The alternative is that I have a lot of part-time coaches that aren’t bought into the coaching profession and that trickles down to the experience for my members. There isn’t enough consistency to build the types of relationships that are necessary for members to buy into the program and achieve long term results.
My staff isn’t making that much money, the business isn’t making that much money, and most importantly, my members are experiencing constant turnover of uninterested coaches that have already checked out.
It doesn’t serve the needs of any parties involved, which brings me to present day.
You may have noticed over the last few months that some of our more tenured coaches have slowly been downsizing the amount of group classes they are doing. Are they leaving? Absolutely not!
What we have tried to do with the business is create more opportunities for them to create a sustainable career path, provide them with benefits, deliver high value services to our members, and ultimately allow them to have self-actualization in terms of impacting lives. Whether that is through nutrition or mindset coaching, personal training, or remote coaching, they are able to share their talents, have more autonomy of their schedule, and actually have a comfortable standard of living.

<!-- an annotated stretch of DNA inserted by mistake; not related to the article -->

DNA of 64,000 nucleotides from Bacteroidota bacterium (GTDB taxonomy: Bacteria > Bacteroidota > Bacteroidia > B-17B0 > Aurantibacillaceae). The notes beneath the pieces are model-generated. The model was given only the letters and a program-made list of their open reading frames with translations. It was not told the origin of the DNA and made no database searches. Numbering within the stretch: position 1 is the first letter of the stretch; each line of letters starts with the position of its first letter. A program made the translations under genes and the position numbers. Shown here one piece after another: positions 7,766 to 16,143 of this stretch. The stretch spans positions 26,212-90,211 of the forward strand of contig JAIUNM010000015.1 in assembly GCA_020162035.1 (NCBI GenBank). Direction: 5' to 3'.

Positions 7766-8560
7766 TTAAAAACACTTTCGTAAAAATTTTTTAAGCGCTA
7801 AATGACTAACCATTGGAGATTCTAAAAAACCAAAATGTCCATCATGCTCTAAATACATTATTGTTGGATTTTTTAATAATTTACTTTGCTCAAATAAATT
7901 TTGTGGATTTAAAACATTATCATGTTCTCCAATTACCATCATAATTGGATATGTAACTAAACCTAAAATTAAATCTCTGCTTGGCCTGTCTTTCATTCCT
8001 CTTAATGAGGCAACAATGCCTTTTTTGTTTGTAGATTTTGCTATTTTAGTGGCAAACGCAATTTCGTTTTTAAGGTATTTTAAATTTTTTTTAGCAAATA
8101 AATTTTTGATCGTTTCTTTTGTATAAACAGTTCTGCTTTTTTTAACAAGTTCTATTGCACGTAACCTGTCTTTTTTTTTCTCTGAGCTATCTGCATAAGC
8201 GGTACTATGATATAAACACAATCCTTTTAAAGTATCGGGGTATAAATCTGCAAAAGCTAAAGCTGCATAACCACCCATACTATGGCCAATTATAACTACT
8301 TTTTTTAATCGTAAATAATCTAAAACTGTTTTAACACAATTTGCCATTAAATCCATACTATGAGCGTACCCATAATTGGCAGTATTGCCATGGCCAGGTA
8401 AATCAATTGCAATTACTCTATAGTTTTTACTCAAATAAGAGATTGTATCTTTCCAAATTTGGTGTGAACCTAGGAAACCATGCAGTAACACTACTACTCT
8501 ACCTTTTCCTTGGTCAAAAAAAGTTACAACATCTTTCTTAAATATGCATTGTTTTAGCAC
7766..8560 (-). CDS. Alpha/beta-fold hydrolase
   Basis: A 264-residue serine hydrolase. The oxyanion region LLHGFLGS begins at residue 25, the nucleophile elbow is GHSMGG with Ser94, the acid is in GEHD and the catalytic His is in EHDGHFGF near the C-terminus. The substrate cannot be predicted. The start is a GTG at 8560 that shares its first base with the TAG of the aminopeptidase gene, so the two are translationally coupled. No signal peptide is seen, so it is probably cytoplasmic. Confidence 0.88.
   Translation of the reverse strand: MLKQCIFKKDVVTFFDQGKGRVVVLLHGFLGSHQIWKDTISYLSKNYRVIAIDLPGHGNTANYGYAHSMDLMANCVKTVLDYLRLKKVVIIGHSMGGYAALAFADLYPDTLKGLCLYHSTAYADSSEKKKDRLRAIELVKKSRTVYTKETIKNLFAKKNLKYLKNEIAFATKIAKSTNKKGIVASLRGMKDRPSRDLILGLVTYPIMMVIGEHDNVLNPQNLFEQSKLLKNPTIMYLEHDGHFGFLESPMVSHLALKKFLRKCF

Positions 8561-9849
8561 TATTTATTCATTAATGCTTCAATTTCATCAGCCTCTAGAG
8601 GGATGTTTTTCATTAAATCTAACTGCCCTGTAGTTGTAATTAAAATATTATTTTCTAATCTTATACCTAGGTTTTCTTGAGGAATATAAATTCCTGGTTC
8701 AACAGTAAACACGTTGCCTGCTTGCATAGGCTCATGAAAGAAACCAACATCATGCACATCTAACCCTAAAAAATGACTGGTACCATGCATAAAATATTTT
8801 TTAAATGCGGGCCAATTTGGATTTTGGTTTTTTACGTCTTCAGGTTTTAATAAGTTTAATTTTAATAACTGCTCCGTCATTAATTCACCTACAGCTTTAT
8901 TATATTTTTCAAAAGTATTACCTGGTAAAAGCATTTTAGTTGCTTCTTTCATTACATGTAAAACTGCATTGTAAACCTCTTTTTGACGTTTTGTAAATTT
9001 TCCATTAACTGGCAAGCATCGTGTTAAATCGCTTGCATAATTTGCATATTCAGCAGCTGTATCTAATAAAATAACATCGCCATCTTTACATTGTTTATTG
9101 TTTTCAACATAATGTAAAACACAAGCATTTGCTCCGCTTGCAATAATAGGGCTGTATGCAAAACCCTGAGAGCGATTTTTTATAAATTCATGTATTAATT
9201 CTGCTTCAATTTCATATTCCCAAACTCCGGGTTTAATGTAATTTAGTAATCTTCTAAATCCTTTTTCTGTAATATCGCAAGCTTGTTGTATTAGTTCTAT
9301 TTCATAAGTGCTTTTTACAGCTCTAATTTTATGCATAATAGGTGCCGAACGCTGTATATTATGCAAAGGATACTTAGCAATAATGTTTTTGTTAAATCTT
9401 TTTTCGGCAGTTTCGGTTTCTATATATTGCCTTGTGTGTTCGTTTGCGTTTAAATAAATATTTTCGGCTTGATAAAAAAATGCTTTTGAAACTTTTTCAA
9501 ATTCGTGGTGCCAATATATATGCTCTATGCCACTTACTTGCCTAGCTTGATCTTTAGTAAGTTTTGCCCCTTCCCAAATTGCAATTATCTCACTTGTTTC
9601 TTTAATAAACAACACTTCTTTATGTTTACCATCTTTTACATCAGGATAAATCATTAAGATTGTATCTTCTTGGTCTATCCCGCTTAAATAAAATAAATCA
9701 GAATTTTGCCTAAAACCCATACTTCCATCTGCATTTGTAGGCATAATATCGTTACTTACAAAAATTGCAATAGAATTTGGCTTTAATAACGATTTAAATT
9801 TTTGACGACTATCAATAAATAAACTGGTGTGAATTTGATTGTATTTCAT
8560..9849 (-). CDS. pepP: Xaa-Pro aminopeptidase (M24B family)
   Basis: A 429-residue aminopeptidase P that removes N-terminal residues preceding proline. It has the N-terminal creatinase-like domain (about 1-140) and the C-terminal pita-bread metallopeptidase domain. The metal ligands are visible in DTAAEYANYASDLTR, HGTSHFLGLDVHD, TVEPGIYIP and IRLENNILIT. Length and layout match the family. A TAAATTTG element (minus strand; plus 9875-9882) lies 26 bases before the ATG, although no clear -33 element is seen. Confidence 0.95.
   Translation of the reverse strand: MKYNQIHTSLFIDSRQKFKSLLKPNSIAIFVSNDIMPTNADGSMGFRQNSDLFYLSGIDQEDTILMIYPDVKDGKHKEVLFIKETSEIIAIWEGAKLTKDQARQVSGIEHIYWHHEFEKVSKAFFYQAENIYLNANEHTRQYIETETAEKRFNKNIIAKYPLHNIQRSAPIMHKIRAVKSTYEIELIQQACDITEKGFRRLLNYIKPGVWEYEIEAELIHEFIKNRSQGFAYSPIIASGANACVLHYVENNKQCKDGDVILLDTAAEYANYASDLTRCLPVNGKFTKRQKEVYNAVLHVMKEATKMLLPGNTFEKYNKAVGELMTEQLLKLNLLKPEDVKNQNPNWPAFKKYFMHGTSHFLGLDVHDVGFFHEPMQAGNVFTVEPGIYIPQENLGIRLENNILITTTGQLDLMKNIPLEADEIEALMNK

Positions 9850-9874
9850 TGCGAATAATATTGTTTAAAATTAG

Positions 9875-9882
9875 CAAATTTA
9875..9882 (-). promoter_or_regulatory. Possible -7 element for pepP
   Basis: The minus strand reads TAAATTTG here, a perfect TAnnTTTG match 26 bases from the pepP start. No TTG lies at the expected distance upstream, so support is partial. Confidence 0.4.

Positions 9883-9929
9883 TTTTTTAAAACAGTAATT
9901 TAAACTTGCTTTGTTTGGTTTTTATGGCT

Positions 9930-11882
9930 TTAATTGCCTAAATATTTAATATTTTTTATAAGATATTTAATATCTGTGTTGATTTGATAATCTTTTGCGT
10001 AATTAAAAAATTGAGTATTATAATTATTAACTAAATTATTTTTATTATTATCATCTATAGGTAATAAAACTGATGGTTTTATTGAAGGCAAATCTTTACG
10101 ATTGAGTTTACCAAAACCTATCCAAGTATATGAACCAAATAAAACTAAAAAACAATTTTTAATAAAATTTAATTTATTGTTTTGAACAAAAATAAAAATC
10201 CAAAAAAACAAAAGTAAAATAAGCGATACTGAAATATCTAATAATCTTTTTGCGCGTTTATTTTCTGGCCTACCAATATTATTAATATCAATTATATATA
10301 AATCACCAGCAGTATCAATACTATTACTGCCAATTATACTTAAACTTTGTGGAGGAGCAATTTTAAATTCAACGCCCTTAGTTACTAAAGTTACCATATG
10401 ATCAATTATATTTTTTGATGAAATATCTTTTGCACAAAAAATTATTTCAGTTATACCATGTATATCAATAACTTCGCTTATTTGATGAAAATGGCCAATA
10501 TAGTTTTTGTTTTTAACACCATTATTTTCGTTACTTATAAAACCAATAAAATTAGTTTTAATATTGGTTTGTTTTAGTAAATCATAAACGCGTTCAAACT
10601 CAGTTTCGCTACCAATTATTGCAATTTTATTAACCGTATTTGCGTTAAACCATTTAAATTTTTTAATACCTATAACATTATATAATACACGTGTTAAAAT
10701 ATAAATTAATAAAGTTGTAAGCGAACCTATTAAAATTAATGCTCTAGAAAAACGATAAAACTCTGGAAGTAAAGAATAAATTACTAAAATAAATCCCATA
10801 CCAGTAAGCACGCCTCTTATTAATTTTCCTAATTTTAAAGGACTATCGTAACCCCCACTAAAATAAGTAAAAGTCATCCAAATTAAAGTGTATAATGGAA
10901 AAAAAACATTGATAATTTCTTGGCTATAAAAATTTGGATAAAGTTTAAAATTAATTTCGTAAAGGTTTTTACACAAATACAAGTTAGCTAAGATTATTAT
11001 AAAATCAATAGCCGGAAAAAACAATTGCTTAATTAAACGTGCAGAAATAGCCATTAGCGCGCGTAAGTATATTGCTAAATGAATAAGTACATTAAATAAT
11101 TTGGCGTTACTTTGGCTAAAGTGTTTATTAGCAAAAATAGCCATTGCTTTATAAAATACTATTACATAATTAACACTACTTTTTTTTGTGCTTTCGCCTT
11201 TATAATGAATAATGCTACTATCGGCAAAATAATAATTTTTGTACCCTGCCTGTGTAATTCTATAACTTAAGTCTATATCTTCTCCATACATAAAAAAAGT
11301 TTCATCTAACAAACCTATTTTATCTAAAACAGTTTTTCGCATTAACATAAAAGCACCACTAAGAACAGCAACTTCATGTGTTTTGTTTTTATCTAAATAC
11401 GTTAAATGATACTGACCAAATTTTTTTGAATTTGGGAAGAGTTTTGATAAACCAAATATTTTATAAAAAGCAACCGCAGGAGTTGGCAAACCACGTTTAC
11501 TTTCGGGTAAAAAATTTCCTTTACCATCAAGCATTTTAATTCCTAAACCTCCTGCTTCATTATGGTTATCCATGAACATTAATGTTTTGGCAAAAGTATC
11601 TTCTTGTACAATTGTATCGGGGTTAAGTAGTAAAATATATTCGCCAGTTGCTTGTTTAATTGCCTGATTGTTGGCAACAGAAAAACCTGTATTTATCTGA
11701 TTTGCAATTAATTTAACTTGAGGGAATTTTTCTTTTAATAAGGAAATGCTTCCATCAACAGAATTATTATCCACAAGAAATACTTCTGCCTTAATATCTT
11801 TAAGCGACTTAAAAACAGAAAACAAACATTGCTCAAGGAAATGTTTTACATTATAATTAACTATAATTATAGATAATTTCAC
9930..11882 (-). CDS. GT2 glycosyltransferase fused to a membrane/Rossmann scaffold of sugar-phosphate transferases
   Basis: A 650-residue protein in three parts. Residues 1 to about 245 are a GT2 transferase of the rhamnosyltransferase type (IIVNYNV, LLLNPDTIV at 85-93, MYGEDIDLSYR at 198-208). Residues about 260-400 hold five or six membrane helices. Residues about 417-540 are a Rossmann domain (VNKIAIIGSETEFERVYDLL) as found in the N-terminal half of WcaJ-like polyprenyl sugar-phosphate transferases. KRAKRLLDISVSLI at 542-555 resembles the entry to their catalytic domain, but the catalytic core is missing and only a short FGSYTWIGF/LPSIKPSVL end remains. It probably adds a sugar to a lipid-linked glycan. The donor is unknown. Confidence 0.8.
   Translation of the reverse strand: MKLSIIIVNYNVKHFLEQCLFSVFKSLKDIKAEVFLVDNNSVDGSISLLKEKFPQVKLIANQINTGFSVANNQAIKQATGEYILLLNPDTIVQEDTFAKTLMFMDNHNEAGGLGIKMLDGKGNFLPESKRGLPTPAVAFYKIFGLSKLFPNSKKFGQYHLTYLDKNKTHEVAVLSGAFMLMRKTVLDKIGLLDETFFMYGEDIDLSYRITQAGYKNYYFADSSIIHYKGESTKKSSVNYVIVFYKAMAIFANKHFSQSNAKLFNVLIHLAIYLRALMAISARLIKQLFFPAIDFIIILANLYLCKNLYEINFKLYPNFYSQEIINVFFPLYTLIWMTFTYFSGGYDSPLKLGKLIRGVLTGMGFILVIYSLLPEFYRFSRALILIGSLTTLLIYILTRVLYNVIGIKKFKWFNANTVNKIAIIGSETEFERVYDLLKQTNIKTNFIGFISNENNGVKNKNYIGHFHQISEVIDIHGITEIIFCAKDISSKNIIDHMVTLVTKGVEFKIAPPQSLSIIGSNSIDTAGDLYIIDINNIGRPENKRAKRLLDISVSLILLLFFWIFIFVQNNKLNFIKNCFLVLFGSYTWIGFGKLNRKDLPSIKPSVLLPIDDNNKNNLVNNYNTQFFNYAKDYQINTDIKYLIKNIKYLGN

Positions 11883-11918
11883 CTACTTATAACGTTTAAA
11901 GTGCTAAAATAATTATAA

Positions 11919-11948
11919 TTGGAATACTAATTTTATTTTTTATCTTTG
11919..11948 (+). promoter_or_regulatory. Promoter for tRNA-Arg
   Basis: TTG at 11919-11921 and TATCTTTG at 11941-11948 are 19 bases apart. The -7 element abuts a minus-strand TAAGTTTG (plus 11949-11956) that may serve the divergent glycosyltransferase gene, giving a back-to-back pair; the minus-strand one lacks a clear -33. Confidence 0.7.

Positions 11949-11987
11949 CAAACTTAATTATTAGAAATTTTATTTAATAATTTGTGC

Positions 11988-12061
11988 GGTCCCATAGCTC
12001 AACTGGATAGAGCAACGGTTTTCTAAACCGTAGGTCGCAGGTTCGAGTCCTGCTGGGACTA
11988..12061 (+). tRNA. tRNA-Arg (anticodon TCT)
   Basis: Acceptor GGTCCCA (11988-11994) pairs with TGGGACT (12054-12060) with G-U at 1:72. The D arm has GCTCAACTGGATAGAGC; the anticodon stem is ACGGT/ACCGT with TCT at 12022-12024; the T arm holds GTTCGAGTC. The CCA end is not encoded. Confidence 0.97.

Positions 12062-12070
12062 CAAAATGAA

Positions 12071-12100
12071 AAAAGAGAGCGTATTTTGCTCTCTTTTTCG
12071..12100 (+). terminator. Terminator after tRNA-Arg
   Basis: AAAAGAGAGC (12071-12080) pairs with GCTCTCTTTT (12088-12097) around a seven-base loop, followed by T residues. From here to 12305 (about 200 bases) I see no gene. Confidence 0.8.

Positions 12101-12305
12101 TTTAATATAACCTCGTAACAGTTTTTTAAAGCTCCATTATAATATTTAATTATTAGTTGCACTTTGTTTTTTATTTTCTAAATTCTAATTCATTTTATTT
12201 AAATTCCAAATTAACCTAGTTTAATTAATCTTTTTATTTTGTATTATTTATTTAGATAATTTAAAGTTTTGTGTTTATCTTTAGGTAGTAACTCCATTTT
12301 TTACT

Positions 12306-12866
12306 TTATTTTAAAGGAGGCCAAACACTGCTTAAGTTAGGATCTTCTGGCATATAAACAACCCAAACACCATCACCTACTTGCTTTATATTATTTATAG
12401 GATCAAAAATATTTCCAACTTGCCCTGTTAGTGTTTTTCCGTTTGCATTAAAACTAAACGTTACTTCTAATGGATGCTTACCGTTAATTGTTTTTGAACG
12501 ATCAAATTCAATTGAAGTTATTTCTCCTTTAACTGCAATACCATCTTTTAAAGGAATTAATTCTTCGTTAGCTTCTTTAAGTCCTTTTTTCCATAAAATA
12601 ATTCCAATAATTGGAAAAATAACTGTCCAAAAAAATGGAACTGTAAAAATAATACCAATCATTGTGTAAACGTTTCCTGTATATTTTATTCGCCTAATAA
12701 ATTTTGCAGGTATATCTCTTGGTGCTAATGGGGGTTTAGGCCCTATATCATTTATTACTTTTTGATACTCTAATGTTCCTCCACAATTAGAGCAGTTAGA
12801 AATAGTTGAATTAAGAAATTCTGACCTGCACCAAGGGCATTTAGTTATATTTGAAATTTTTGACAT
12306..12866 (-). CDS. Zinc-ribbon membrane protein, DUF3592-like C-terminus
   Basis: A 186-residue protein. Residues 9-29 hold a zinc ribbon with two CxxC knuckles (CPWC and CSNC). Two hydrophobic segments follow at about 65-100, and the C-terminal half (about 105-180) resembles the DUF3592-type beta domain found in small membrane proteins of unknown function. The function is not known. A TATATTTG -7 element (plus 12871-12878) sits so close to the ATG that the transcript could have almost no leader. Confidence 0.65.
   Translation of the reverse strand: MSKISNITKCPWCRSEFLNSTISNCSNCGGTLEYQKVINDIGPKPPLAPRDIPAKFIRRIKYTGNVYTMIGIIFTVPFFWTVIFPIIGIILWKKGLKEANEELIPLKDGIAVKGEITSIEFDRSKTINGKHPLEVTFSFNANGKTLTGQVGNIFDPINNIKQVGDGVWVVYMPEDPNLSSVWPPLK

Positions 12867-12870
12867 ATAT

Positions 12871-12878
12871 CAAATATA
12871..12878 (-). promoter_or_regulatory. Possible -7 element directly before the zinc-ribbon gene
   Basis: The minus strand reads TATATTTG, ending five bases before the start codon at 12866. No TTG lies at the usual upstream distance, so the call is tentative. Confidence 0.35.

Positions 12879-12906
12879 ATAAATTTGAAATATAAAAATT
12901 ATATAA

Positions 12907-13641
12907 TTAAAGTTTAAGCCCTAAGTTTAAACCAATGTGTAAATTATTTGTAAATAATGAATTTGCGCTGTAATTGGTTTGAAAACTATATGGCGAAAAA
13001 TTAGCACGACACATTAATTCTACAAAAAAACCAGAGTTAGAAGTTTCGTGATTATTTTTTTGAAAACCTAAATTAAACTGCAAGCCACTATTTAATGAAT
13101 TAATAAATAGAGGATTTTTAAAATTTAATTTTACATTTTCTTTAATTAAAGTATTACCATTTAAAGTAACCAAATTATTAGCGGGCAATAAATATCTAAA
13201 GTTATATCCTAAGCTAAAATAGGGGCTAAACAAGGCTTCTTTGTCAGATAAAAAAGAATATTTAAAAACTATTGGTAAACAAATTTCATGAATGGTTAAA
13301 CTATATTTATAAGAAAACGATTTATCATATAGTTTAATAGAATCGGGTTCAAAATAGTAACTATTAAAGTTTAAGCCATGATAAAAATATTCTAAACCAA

That is why I decided to coach. That is why I jumped at the opportunity to lead District H. Trust me, if it was all about dollars and cents, I would have pulled the plug even before COVID.
Now, that doesn’t mean that we are going to just bring in random people to fill the void. We are actively interviewing, observing, mentoring, and coaching our new coaches. Our members always deserve to be coached by the very best and by professionals who truly want to help. We want those who truly want to hone their craft.
But also understand that these coaches also want to grow, learn, and continue to evolve as professionals. These are incredibly driven individuals who are passionate about what they do. If after 2-3 years my staff is still mainly coaching group classes, then I have done a poor job as a business owner in creating opportunity for them.
This isn’t meant to devalue group classes. Group classes are amazing at creating a fun and scalable experience for members to get healthy. I would argue from an efficiency standpoint, group class allows us to reach a lot of people in our community and get them on the right track. It will always be a huge part of District H.
So…as you start to see changes at District H in terms of classes, staff, etc., just understand that it is an effort to continue to provide excellent opportunities for our staff, an excellent experience for our members, and self-actualization for Dustin and I as business owners. This is what will ultimately lead to long term success for District H and our community.
It is a “win” for everybody.